Rob Wilson MP: Open primaries increase popular participation in politics
With Totnes about to go through an all postal open primary, the only MP elected to the House of Commons that went through an Open Primary selection system, Rob Wilson MP, is in a good position to judge its merits.
The nature of our politics has never been more commented on. Politicians have been portrayed as mired in scandal. Some have been exposed. The public wants change. But whilst my profession has been drowning recently in negative publicity, the public is more interested and emotionally involved in politics now than at anytime in a generation. This presents us all with an opportunity to increase participation in politics – we should all grab this opportunity with both hands.
Although the public’s anger has centred on the expenses revelations, their anger goes much deeper and further than taxpayer funded moats and porn films. The public is angry at the political establishment for its closed shop mentality – a politicised elite that excludes the public because it says it “doesn’t understand”. Many people feel that they can’t hold us to account for the decisions that we make and believe that we often make decisions based on personal gain rather than civic duty. The words ‘gravy train’, ‘snouts in the trough’, ‘backhander’, crop up on far too many doorsteps.
However, there are a number of simple ways we can open up politics and give people a greater say in who their representatives are – one way is to establish open primaries as the preferred method for candidate selection. Currently, around 70% of constituencies in the UK are the domain of one political party. Consequently, the majority of the public are unable to vote in a truly competitive election – once a candidate is selected to stand for the dominant party in that particular constituency, the candidate is practically assured a ‘job for life’. It’s no surprise then, with Members safe in the knowledge that they can do whatever they like without facing electoral consequences that we face the situation we’re in. It also means that MPs can neglect their Parliamentary duties, without facing the wrath of their electors. This is only too evident when you look at the amount of time Labou’s ex Cabinet Ministers spend in the Commons. For example, from April 2008 -9, John Prescott and Ian McCartney voted less than half of the time, just beating David Blunkett on 50%. And Prescott, Alan Milburn and Byers (before April 2nd) failed to speak once in the House. It’s clear that Parliament is not performing as an institution to the standards expected by the public.
This would be different if candidates had to go through rigorous open primary selections, like in the US, combined with the additional power to recall Members of Parliament. A recall mechanism, which I proposed with 26 other Conservative MPs from the 2005 intake, in a letter written to the Daily Telegraph, should be implemented to enable constituents to vote on whether they remove their MP during the course of a Parliament. Clearly safeguards would need to be put in place – the mechanism should only be used in exceptional circumstances, for example, when an MP has been found to discredit politics by fraudulent practices. It should not and cannot be used simply to oust a MP because of their political views. But these mechanisms would ensure that candidates worked hard within their constituencies to build up a high profile and it would mean Members of Parliament being made accountable for the decisions they take. To enjoy a long career, MP’s would have to become servants of the people that put them into Parliament – and build a relationship formed on mutual trust.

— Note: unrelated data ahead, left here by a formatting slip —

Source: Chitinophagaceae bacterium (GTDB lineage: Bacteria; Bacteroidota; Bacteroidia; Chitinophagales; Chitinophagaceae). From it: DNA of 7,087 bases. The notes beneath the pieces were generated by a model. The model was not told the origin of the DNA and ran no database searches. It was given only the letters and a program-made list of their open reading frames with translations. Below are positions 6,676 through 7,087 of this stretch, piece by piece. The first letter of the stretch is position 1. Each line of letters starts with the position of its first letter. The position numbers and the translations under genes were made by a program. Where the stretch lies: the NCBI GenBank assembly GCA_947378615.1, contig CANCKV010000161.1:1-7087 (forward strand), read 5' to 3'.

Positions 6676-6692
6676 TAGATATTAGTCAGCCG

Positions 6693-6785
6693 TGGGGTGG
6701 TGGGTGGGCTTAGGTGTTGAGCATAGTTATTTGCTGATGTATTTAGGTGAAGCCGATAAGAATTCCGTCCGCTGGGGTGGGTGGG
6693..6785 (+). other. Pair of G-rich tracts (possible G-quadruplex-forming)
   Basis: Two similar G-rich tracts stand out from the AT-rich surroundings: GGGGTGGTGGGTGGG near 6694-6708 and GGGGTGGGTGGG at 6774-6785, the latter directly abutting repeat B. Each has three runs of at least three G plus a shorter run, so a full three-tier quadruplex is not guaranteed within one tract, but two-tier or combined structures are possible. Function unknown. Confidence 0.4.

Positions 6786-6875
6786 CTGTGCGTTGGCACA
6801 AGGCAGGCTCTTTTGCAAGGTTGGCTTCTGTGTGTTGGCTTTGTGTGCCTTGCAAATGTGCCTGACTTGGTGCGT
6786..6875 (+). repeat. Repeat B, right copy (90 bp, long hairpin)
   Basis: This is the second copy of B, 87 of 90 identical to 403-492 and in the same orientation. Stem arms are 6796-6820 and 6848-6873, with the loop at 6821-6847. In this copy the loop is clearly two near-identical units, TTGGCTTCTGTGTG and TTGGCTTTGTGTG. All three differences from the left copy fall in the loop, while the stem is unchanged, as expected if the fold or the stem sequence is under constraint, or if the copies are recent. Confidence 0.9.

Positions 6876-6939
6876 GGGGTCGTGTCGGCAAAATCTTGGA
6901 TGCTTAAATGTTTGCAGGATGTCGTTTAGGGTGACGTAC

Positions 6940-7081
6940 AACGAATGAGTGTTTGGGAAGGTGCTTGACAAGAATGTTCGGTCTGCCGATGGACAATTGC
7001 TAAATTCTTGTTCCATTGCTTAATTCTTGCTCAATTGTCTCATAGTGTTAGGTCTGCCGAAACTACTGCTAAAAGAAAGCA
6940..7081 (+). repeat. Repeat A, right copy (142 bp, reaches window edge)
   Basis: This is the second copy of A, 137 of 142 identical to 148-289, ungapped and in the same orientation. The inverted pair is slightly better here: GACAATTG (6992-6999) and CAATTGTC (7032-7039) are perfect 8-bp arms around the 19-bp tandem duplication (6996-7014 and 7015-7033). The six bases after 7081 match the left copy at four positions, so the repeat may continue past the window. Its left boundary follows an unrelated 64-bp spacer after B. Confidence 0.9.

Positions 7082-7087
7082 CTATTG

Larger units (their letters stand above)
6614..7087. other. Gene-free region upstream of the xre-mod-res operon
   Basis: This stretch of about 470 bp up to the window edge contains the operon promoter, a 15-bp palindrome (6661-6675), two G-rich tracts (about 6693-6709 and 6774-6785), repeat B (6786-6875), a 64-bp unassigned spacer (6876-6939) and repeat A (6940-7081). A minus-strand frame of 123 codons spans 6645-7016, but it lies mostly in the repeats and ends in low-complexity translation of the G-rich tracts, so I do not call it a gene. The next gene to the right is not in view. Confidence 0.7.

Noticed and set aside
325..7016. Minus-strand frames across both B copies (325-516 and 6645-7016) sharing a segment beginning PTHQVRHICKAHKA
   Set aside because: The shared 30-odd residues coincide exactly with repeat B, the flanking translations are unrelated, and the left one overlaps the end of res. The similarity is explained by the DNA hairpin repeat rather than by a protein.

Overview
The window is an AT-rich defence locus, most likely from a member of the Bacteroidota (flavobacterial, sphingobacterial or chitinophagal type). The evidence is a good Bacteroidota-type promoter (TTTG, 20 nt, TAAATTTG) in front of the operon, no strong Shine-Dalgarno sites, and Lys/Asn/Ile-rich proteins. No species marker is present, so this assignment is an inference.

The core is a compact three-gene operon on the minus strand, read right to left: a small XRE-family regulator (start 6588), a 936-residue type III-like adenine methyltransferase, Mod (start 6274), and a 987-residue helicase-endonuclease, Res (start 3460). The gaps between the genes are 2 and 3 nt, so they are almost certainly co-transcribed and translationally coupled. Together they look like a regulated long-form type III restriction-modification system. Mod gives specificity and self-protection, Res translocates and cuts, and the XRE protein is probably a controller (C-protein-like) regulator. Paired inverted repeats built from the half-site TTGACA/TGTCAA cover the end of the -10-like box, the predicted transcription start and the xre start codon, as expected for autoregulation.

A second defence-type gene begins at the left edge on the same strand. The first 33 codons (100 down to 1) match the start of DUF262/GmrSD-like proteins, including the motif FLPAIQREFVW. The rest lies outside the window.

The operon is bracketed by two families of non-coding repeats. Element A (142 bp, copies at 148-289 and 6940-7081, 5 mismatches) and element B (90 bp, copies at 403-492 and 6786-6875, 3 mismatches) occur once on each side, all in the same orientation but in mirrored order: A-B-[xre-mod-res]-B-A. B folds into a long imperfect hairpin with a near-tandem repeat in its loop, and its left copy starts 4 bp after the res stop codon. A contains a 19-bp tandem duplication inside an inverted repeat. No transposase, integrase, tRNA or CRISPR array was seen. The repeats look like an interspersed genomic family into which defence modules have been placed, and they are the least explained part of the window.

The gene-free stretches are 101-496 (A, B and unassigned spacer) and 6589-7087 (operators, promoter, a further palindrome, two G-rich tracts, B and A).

Nonetheless, the biggest advantage of open primaries is that they give people a say on who their representative in Westminster is, even if the constituency they live in has been represented by the same Party since The War. Party political hacks can be put off by open primaries because they think they’re open to abuse. They fear candidates not aligned to core party principles, or weak candidates elected by a meeting that is packed out by an Opposition Party’s members, but the evidence from the few open primaries that have occurred in this country is the opposite.
Reading East Conservative Association was a trailblazer. It decided to use an open primary to select its candidate in 2003. It resulted in me being the first, and still only, MP to be elected after being selected at an open primary meeting. I found the experience challenged me and all my political skills of communication, and exhilarated me for that reason. This is why I believe that more open primaries can only be good for democratic accountability.
Open primaries haven’t only been a successful mechanism in Reading East. Since the 2005 General Election Conservative Candidates such as Sean Bailey in Hammersmith and Jane Ellison standing in Battersea prove that open primaries elect people with strongly held beliefs who have a sense of civic duty.
Totnes of course, takes the primary to a whole new level, with an all postal vote system for the entire constituency. This is political engagement in selection of a candidate unlike anything that has happened before anywhere in the UK. I’m not sure how many more can take place, as this is extremely expensive, but I think it will be extremely positive for the Party and ensure a great candidate and MP is elected as a result.
Open primaries and recall will not be the silver bullet that the political establishment is looking for, but they encourage greater participation and can enforce greater accountability on elected members. With a number of MPs deciding to retire, political parties and their local associations of all colours have an opportunity to open up their party to the constituents they serve. I believe it’s essential that they make the most of this once in a generation opportunity.